Former WWE shareholders are suing Vince McMahon and other high-ranking executives over the merger with UFC, alleging that McMahon manipulated the sale to favor his friend and excluded other higher bidders, ultimately leading to a significant drop in stock prices.
The UFC and WWE merger is being challenged in court by a group of shareholders after a lawsuit was filed in Delaware. According to court documents filed on Nov. 17, a group of former WWE shareholders represented by the Laborers’ District Council and Contractors’ Pension Fund of Ohio have filed a lawsuit against Vince McMahon and several other high ranking executives from the professional wrestling outfit. The lawsuit alleges that McMahon “used his domineering personality and control over WWE to carry out his own personal agenda at the expense of the Company’s public stockholders” by maneuvering a sale of the promotion to his “longtime friend,” Endeavor CEO Ari Emanuel.
McMahon, along with six other members of the WWE board of directors, orchestrated a deal “designed to favor Endeavor and exclude other bidders seeking to axe McMahon.” McMahon had been ousted as WWE CEO and president amid investigations into sexual abuse and harassment allegations and suddenly returned to WWE using his power as the largest shareholder in the company to regain control and appoint several new members to the board.
The lawsuit alleges that McMahon then reached out to Emanuel about a potential sale of WWE that “would allow him to remain at the helm of the post-transaction company.” The merger between the WWE and UFC was announced, McMahon was confirmed as the executive chairman over the new company called TKO Group Holdings. As part of the deal, Endeavor maintained 51 percent control in the new company with WWE shareholders holding onto the other 49 percent.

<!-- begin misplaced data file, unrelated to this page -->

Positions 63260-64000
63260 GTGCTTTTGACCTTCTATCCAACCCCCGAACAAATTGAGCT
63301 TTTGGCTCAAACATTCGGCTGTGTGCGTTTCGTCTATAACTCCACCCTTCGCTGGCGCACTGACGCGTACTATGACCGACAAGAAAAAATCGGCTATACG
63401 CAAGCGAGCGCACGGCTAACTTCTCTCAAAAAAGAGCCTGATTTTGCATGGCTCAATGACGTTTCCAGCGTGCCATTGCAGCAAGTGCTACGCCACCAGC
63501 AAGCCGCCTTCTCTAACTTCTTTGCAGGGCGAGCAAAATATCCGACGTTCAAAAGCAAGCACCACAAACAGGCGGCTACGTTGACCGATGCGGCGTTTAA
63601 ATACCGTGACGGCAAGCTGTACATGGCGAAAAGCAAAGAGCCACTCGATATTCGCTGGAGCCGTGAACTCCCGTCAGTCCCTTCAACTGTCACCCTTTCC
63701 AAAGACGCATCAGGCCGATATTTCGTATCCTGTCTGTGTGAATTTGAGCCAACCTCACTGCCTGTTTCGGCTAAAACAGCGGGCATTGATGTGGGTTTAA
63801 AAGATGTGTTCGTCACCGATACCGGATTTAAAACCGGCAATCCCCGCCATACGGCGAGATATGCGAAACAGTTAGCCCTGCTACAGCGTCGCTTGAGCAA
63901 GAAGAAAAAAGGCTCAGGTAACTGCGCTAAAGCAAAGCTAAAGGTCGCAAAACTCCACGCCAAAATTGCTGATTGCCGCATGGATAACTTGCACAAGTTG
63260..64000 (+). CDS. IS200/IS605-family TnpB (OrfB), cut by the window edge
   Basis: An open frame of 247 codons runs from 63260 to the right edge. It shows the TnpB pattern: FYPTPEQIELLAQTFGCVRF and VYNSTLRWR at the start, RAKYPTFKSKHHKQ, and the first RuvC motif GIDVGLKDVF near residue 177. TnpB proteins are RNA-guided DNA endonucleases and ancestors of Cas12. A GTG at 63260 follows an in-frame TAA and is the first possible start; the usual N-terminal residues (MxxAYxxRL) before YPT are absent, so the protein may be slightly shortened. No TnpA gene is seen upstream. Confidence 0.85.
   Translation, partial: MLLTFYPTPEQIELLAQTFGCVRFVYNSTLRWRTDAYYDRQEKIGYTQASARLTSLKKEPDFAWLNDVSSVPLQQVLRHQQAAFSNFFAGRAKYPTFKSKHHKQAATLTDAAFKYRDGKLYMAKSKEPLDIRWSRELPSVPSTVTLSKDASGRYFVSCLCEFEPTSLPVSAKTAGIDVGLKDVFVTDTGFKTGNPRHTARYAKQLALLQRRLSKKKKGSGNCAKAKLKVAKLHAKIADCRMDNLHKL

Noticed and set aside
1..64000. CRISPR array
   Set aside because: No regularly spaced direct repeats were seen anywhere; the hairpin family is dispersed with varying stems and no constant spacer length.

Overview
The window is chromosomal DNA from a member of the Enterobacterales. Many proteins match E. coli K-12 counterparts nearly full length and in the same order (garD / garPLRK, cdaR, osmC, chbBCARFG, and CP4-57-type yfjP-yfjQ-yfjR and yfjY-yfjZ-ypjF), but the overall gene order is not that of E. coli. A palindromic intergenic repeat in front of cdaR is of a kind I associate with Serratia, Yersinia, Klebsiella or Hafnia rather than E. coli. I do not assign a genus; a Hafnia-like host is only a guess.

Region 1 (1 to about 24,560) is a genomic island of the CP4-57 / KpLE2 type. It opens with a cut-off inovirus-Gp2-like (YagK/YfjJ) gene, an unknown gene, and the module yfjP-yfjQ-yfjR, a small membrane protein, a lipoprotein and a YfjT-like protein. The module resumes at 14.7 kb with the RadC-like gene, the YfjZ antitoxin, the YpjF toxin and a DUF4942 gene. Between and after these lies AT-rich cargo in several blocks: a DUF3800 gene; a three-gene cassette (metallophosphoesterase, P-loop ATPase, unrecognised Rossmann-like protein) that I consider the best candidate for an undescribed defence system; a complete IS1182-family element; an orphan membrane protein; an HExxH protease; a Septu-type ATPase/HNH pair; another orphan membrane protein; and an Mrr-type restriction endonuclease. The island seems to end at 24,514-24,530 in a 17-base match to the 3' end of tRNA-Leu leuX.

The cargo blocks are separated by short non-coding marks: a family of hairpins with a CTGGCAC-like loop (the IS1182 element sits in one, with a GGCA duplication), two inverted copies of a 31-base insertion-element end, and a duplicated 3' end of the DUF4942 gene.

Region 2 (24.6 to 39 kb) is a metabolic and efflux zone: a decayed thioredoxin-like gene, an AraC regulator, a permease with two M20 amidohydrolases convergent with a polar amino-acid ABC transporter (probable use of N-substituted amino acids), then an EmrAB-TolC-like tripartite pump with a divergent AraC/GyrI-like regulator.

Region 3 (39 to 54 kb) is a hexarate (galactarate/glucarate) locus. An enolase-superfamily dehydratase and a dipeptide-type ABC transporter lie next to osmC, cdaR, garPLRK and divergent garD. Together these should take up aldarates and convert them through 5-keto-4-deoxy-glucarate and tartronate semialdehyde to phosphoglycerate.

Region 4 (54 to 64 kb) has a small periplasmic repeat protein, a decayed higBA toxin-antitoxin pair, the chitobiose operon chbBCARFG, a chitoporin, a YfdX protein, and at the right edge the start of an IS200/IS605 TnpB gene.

The lawsuit alleges that there were multiple other bidders interested in purchasing WWE with all cash offers that were substantially higher than Endeavor. According to documents in the lawsuit, WWE shareholders would receive “consideration equivalent to $88.43 per share” in the sale to Endeavor with two other potential suitors offering prices of $95 to $100 per share and $90 to $97.50 per share. Because those offers would have purchased the whole company thus ending McMahon’s relationship with WWE, the lawsuit alleges that “the board never bothered to make a counterproposal” to the potential buyers. The potential buyers’ names were redacted in the paperwork released by the Delaware Court of Chancery. The merger, which officially closed in September, opened on the stock market trading at $103 per share but those prices have dropped dramatically with the closing price at $79.23 on Monday. TKO Group Holdings has not issued a statement regarding the lawsuit.